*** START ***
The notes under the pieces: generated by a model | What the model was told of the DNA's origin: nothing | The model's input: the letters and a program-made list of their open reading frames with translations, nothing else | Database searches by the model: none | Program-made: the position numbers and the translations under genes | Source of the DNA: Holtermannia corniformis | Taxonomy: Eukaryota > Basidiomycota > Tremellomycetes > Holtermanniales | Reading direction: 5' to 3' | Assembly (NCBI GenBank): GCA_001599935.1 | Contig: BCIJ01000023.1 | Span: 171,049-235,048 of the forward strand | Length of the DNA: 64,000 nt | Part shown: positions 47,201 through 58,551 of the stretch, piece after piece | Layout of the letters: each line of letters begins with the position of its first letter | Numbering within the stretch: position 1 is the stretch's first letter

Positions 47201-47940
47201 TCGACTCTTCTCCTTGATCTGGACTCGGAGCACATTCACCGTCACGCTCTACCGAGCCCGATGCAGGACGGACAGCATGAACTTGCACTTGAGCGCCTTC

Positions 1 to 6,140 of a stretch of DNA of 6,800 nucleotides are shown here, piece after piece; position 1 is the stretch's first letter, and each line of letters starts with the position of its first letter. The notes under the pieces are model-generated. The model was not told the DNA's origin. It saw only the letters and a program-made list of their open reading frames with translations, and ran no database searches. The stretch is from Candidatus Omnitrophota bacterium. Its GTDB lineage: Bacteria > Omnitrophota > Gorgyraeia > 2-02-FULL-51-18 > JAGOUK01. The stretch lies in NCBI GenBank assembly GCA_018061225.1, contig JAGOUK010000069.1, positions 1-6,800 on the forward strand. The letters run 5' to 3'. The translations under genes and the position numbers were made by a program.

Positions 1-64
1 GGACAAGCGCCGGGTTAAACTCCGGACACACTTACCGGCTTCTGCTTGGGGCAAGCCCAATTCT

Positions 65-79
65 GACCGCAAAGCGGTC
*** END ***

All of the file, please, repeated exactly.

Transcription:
The notes under the pieces: generated by a model | What the model was told of the DNA's origin: nothing | The model's input: the letters and a program-made list of their open reading frames with translations, nothing else | Database searches by the model: none | Program-made: the position numbers and the translations under genes | Source of the DNA: Holtermannia corniformis | Taxonomy: Eukaryota > Basidiomycota > Tremellomycetes > Holtermanniales | Reading direction: 5' to 3' | Assembly (NCBI GenBank): GCA_001599935.1 | Contig: BCIJ01000023.1 | Span: 171,049-235,048 of the forward strand | Length of the DNA: 64,000 nt | Part shown: positions 47,201 through 58,551 of the stretch, piece after piece | Layout of the letters: each line of letters begins with the position of its first letter | Numbering within the stretch: position 1 is the stretch's first letter

Positions 47201-47940
47201 TCGACTCTTCTCCTTGATCTGGACTCGGAGCACATTCACCGTCACGCTCTACCGAGCCCGATGCAGGACGGACAGCATGAACTTGCACTTGAGCGCCTTC

Positions 1 to 6,140 of a stretch of DNA of 6,800 nucleotides are shown here, piece after piece; position 1 is the stretch's first letter, and each line of letters starts with the position of its first letter. The notes under the pieces are model-generated. The model was not told the DNA's origin. It saw only the letters and a program-made list of their open reading frames with translations, and ran no database searches. The stretch is from Candidatus Omnitrophota bacterium. Its GTDB lineage: Bacteria > Omnitrophota > Gorgyraeia > 2-02-FULL-51-18 > JAGOUK01. The stretch lies in NCBI GenBank assembly GCA_018061225.1, contig JAGOUK010000069.1, positions 1-6,800 on the forward strand. The letters run 5' to 3'. The translations under genes and the position numbers were made by a program.

Positions 1-64
1 GGACAAGCGCCGGGTTAAACTCCGGACACACTTACCGGCTTCTGCTTGGGGCAAGCCCAATTCT

Positions 65-79
65 GACCGCAAAGCGGTC